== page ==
The goals, when achieved together, represent the professionally recognized standard for managing diabetes, as established by the National Quality Forum (NQF). In order for a practice to get a single point, one patient must meet all five diabetes goals; missing just one goal results in the practice getting a score of zero for that patient.

Scores and Participating Practices

The most current diabetes data available are from 2013, with scores for previous years available from 2009-2013.

The data include the scores from providers that were in their practice at the specific point in time. The providers may or may not currently be affiliated with practices listed. Additionally, the practice may or may not have changed affiliation since the time of data collection.

Greater Cincinnati Regional Average

The Greater Cincinnati Regional Average shows how well area practices and diabetes patients did in meeting all five diabetes goals.

The Greater Cincinnati Regional Average is calculated by adding the percentages of diabetes patients from each practice who met all five goals and dividing that sum by the number of practices reporting data.

2014 Greater Cincinnati Regional Averages

  • Overall Score: 36% This means that 36 out of 100 diabetes patients met all five goals.
  • Blood pressure less than 140/90: 82%. This means that 82 out of 100 diabetes patients have blood pressure under control.
  • Level of bad cholesterol (LDL) less than 100 mg/dl: 61%. This means that 61 out of 100 diabetes patients have bad cholesterol under control.
  • Blood sugar (A1c) less than 8%: 72%. This means that 72 out of 100 diabetes patients have blood sugar under control.
  • Remain tobacco-free: 84%. This means that 84 out of 100 diabetes patients don’t smoke.
  • Take aspirin daily as recommended: 98%. This means that 98 out of 100 diabetes patients take a daily aspirin as recommended.

2013 Greater Cincinnati Regional Averages

  • Overall Score: 35%. This means that 35 out of 100 diabetes patients met all five goals.
  • Blood pressure less than 140/90: 80%. This means that 80 out of 100 diabetes patients have blood pressure under control.
  • Level of bad cholesterol (LDL) less than 100 mg/dl: 60%. This means that 60 out of 100 diabetes patients have bad cholesterol under control.
  • Blood sugar (A1c) less than 8%: 72%. This means that 72 out of 100 diabetes patients have blood sugar under control.
  • Remain tobacco-free: 84%. This means that 84 out of 100 diabetes patients don’t smoke.
  • Take aspirin daily as recommended: 97%. This means that 97 out of 100 diabetes patients take a daily aspirin as recommended.

2012 Greater Cincinnati Regional Averages

  • Overall Score: 29%. This means that 29 out of 100 diabetes patients met all five goals.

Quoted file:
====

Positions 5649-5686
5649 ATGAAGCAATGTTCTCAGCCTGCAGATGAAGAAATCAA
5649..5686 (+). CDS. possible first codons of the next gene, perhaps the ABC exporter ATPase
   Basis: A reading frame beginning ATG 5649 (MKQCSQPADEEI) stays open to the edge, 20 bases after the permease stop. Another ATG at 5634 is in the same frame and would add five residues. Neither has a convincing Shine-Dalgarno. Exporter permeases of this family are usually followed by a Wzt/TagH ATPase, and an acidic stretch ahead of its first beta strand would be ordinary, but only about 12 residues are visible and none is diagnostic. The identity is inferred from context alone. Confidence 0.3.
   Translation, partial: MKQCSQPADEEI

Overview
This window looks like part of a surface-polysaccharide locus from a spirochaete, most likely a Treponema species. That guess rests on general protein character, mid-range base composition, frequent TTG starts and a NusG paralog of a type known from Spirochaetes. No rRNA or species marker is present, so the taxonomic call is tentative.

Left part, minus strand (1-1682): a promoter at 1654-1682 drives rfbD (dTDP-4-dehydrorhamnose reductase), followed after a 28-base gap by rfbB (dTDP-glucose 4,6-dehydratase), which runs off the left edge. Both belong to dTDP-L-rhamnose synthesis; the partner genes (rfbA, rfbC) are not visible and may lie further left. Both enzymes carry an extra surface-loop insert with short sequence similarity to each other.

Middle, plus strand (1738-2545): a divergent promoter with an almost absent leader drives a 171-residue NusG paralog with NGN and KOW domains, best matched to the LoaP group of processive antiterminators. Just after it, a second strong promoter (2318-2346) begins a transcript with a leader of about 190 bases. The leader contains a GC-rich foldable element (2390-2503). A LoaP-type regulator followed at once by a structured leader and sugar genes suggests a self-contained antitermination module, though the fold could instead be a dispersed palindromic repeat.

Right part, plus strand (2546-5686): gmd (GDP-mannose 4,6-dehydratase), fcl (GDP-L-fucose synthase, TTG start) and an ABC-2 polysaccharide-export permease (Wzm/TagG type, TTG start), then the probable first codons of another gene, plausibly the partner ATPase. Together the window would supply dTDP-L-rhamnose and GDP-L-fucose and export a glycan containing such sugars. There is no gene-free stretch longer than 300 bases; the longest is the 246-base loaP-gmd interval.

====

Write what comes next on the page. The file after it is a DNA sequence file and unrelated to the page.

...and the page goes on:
• Blood pressure less than 140/90: 75%. This means that 75 out of 100 diabetes patients have blood pressure under control.
  • Level of bad cholesterol (LDL) less than 100 mg/dl: 56%. This means that 56 out of 100 diabetes patients have bad cholesterol under control.
  • Blood sugar (A1c) less than 8%: 70%. This means that 70 out of 100 diabetes patients have blood sugar under control.
  • Remain tobacco-free: 82%. This means that 82 out of 100 diabetes patients don’t smoke.
  • Take aspirin daily as recommended: 97%. This means that 97 out of 100 diabetes patients take a daily aspirin as recommended.

2011 Greater Cincinnati Regional Averages

  • Overall Score: 30%. This means that 30 out of 100 diabetes patients met all five goals.
  • Blood pressure less than 140/90: 75%. This means that 75 out of 100 diabetes patients have blood pressure under control.
  • Level of bad cholesterol (LDL) less than 100 mg/dl: 57%. This means that 57 out of 100 diabetes patients have bad cholesterol under control.
  • Blood sugar (A1c) less than 8%: 71%. This means that 71 out of 100 diabetes patients have blood sugar under control.
  • Remain tobacco-free: 81%. This means that 81 out of 100 diabetes patients don’t smoke.
  • Take aspirin daily as recommended: 96%. This means that 96 out of 100 diabetes patients take a daily aspirin as recommended.

2010 Greater Cincinnati Regional Averages

  • Overall Score: 28%. This means that 28 out of 100 diabetes patients met all five goals.
  • Blood pressure less than 140/90: 75%. This means that 75 out of 100 diabetes patients have blood pressure under control.
  • Level of bad cholesterol (LDL) less than 100 mg/dl: 56%. This means that 56 out of 100 diabetes patients have bad cholesterol under control.
  • Blood sugar (A1c) less than 8%: 70%. This means that 70 out of 100 diabetes patients have blood sugar under control.
  • Remain tobacco-free: 80%. This means that 80 out of 100 diabetes patients don’t smoke.
  • Take aspirin daily as recommended: 96%. This means that 96 out of 100 diabetes patients take a daily aspirin as recommended.

2009 Greater Cincinnati Regional Averages

  • Overall Score: 9%. This means that 9 out of 100 diabetes patients met all five goals.
  • Blood pressure less than 130/80: 42%. This means that 42 out of 100 diabetes patients have blood pressure under control.